Table 1 Demographic and professional characteristics of respondents

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Table 2 Basic awareness of dermatology residents

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The number of residents who had actually recommended camouflage was 17 (54.8%), out of which 16 (94.1%) had recommended it for vitiligo. The frequency of recommendation was occasional with once in 2 to 3 months in 10 (58.8%), while it was less than that and fell in the category of rarely in the rest 7 (41.2%) [Table 3]. Maximum respondents knew only one brand of camouflage cosmetics (Dermacolor; 12 respondents, 38.7%). Only one (3.2%) respondent knew another brand, Dermablend, additionally. Rest 18 respondents (58.1%) were unaware of any brand. Interestingly, in these 18, there were also four residents who had recommended camouflage, but could not recall the brand name as they had recommended it under supervision of a senior and that too infrequently.
Table 3 Basic practice orientations of dermatology residents

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Most respondents (18; 58.1%) felt one or the other psychological inhibition in recommending camouflage, whereas 13 (41.9%) had no inhibition. The commonest inhibition, which was felt by 12 (38.7%), was that the camouflage will make the patient think the skin condition cannot be treated and camouflage is the only solution. When divided into two groups as “recommended” and “non-recommended” to compare in terms of inhibitions, it was seen that the recommenders had lesser inhibitions as compared to non-recommenders, though this did not reach statistical significance (P = 0.171). In the recommended group, more than half (9 out of 17, 52.9%) felt no inhibitions in using camouflage, but only one-fourth (4 out of 14, 28.6%) respondents in non-recommenders felt no inhibition, while three-fourths of them had one or the other psychological inhibition about this modality.

[Table 4] summarizes the perceptions of the respondents about the problems faced by dermatologists, benefits, and role of camouflage in dermatology. The respondents felt that the commonest problem faced while recommending camouflage was the availability of camouflage products (21 respondents; 67.7%), followed by improper color matching (14 respondents; 45.2%). Cost, a major concern with these products, was perceived as a problem by eight respondents (25.8%). The major benefit to the patients, according to the respondents, was that camouflage provides concealment until the medical/surgical treatments become effective (20 respondents; 64.5%). Only 12 (38.7%) thought that camouflage had “substantial” role in dermatology, while majority (13 respondents; 41.9%) thought it only had a “somewhat” role.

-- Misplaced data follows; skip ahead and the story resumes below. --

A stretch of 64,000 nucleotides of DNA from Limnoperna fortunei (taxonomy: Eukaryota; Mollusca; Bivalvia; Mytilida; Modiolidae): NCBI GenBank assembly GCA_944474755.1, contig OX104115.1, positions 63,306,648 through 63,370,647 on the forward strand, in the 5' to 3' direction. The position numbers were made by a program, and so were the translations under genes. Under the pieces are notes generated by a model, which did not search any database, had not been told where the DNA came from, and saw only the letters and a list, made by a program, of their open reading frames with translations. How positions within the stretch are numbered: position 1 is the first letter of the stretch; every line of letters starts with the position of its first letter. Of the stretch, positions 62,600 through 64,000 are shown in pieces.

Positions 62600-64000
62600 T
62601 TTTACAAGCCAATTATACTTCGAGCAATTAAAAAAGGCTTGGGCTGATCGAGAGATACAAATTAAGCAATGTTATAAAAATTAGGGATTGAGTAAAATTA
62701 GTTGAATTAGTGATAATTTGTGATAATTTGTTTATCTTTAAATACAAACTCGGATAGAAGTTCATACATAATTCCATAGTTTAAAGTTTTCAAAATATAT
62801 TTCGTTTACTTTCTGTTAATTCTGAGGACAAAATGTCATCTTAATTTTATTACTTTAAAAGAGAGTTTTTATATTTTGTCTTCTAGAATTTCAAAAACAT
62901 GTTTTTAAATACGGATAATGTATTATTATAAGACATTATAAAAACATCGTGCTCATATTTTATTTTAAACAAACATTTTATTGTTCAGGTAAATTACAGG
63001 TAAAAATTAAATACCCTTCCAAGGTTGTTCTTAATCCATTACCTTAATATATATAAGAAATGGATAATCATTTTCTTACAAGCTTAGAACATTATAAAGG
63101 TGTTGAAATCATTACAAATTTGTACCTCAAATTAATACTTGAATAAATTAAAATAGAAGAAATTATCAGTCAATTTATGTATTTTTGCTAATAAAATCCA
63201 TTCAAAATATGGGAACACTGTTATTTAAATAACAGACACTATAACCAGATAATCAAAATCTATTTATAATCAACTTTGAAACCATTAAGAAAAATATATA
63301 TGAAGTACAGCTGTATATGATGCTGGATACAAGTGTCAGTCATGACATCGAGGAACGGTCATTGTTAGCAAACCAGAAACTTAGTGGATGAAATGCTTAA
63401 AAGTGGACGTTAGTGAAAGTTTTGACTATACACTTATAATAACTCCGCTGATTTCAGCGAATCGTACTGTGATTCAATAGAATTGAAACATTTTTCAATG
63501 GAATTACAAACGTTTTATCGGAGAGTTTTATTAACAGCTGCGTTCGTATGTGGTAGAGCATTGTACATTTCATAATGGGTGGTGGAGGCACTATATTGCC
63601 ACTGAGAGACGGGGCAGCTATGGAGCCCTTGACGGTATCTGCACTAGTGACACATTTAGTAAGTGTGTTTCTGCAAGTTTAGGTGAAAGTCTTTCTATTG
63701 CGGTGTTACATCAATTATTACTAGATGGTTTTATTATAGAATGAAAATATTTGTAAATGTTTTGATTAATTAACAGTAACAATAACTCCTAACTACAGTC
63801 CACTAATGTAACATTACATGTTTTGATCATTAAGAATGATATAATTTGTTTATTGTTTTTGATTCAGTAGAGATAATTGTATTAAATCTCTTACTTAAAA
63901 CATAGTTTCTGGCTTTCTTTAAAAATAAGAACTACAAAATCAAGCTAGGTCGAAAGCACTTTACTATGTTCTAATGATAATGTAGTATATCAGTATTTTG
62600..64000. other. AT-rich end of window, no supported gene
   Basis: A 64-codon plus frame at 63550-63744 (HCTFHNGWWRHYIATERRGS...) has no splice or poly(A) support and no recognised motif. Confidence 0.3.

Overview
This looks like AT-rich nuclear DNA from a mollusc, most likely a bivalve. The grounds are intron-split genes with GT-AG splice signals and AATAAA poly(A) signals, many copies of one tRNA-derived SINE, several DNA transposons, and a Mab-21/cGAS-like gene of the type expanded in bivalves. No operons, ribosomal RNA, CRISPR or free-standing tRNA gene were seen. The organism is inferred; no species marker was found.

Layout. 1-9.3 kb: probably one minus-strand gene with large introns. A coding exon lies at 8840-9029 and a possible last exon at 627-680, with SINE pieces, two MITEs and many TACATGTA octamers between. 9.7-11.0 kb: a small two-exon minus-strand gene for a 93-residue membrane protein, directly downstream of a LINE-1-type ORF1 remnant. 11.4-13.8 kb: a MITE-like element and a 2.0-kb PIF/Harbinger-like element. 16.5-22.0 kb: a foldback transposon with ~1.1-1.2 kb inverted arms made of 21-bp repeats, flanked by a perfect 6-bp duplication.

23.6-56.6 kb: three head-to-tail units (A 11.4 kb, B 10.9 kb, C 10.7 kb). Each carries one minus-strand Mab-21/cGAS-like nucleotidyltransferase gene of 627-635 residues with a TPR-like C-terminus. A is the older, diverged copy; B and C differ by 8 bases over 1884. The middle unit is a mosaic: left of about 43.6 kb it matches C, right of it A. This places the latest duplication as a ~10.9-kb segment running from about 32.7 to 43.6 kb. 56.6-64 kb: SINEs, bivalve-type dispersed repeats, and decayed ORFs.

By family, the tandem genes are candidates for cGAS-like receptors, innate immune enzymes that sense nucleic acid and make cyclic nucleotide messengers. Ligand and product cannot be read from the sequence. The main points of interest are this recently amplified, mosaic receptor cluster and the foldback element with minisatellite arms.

Table 4 Perception about practical problems, benefits and role of camouflage

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On correlating the level of knowledge of a resident in dermatology with his/her chance of recommending camouflage, there was a direct correlation between the two. More residents were to recommend camouflage as their knowledge in dermatology increased (from first year postgraduate resident to senior resident). Though this was not statistically significant (P = 0.075).


  Discussion Top


Cosmetic camouflage is a technique using specialized makeup to conceal cosmetically unacceptable skin lesions [Figure 1]. The underlying principle is temporary normalization of the appearance of the skin. The major difference between these camouflage products and conventional cosmetics is their opacity. This quality enables concealment. Additionally, these products are available in multiple shades to match different skin colors and conditions.[22],[23] The most important benefit of cosmetic camouflage is the immediate result providing instant gratification. This provides a significant emotional benefit for patients with visible skin conditions and this is substantiated in literature with reported improvement in QoL indices after camouflage use.[7],[8],[9],[10],[11],[12],[13],[14],[15],[16],[17],[18],[19],[20],[21]